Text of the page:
Protecting Your Gains

This note went out at 7:17am to subscribers of RR&A. This is not investment advice, and has been posted here in chronological order of when it was emailed as a courtesy to blog readers. For more information, see the disclaimers at RR&A.

"A quick note to those of you who are sitting on some gains, thanks to the recent snap back rally of last week following our "Tradeable Low" call of Tuesday June 13:

Anytime we have fast profits, our rule of thumb is to let them ride as long as we can, but at the same time protect our cash.

The way we do that is to move our stop losses up to our purchase price. If the markets head further south than we expect, you preserve your capital.
(We never let a profit turn into a loss)

If you missed last week’s trade, or only made partial purchases, traders can add long exposure on a pullback towards the Tuesday lows, as a "retest of the bottom" this week is possible; Traders means you can nibble on the Dow (DIA) from 108 down to 106.80; On the S&P500 (SPY) 124 to 121.80;  On the Nasdaq 100 (QQQQs) 38 down to 37.14.

Note that buying on the retest is for traders, not investors.

Two additional notes:

We should have a major Macro-economic commentary out (late this week/early next week), followed in a week or so by a discussion of Asset Allocation for various types of investors. 

Second, we are upgrading our email system; in the near future, we will give you a menu of choices as to what you want to receive. The idea is to make sure that you only get those investment calls which are relevant to you. Long term Macro-economic Commentary, Investing, Trading, Options, Short Term Trading. (We appreciate any feedback you have on this).

Category: RR&A

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Category: Financial Press, Intellectual Property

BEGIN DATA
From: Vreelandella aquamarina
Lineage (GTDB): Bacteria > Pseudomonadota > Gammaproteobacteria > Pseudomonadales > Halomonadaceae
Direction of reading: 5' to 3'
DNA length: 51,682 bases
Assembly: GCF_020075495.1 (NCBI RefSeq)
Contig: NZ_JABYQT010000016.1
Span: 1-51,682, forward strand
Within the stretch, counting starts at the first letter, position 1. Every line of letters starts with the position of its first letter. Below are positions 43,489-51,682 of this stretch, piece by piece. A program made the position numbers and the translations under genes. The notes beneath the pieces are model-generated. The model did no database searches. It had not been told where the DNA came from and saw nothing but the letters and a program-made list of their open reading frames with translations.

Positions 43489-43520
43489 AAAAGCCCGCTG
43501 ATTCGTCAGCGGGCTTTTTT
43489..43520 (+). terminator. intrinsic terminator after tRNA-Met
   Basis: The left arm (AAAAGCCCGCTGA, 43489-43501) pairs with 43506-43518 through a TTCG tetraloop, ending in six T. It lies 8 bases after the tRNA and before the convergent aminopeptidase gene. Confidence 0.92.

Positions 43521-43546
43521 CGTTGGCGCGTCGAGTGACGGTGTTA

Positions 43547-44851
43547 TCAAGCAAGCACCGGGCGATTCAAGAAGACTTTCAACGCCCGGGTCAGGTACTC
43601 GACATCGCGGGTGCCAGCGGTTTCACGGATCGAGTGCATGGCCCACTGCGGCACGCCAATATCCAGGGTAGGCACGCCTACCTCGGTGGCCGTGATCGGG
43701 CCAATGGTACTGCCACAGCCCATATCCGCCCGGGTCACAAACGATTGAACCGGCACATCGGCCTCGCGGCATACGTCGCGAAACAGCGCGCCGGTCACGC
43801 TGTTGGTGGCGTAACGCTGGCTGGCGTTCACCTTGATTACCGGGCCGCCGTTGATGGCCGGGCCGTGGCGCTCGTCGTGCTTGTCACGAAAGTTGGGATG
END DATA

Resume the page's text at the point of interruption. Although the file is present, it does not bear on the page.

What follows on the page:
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Category: Economy, Investing, Trading

The Return of Abelson

Bol_logo_top_page_05"AS WE WERE SAYING BEFORE WE WERE SO rudely interrupted by a man dressed in a white smock and wielding a scalpel (thank heavens he left his box-cutter at home), the stock market looks a bit worse for the wear."

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So says Barron’s Alan Abelson, usually one of Wall Street’s most visible Bears. Just his luck — or was it the Trading Gods having some fun? — that he managed to be out of service for the most bearish period in 3 years. Traders, being a superstitious lot, will soon be begging Abelson to "let us know the next time you go in for a procedure" – so they can get short.

Regardless, whatever the  man dressed in a white smock removed, it wasn’t his arch sense of humor or acid tinged tongue:

"The impact of the massive disturbance was global in every sense: Not only were its terrible tremors felt far beyond the narrow canyon of capitalism in lower Manhattan, but they commanded notice in quarters much loftier than trading floors or commodity pits. We’ve not the slightest doubt, for example, that what prompted the famed cosmologist Stephen Hawking early last week to urge earthlings to create settlements in space was, pure and simple, fear of the effect of crashing markets on the human race."

But the key to Abelson’s return is his clear eyed take on inflation, which comports squarely with our own views:

"FOR OPENERS, OUR HUNCH IS THAT MR. BERNANKE’S concerns about inflation, despite his mucking up the message with all that rubbish about inflationary expectations, have more than a modicum of merit. And our conviction on this score is only strengthened, of course, by the fact that so many pundits pooh-pooh inflation as a problem. Indeed, if anything, we fault the chairman for his evident sympathy with the argument that the fearsome upward spiral in the price of crude, so far, anyway, hasn’t been exerting all that much impact in the economy at large.

Apparently, Mr. Bernanke, like his critics, needs to get out more. Oil is a very sneaky commodity. Our old friend and revered Barron’s contributor, Abe Briloff, likes to describe certain stealth accounting practices as comparable to a bikini: what they reveal is interesting, what they conceal is vital. Oil is something like that: Its uses are readily manifest, but it plays a far bigger and more critical role in our lives than is easily perceived.

Read More

Category: Federal Reserve, Financial Press, Inflation, Investing, Markets, Psychology

Google vs Microsoft: Part II (NYT’s Version)

Category: Corporate Management, Investing, Technology, Web/Tech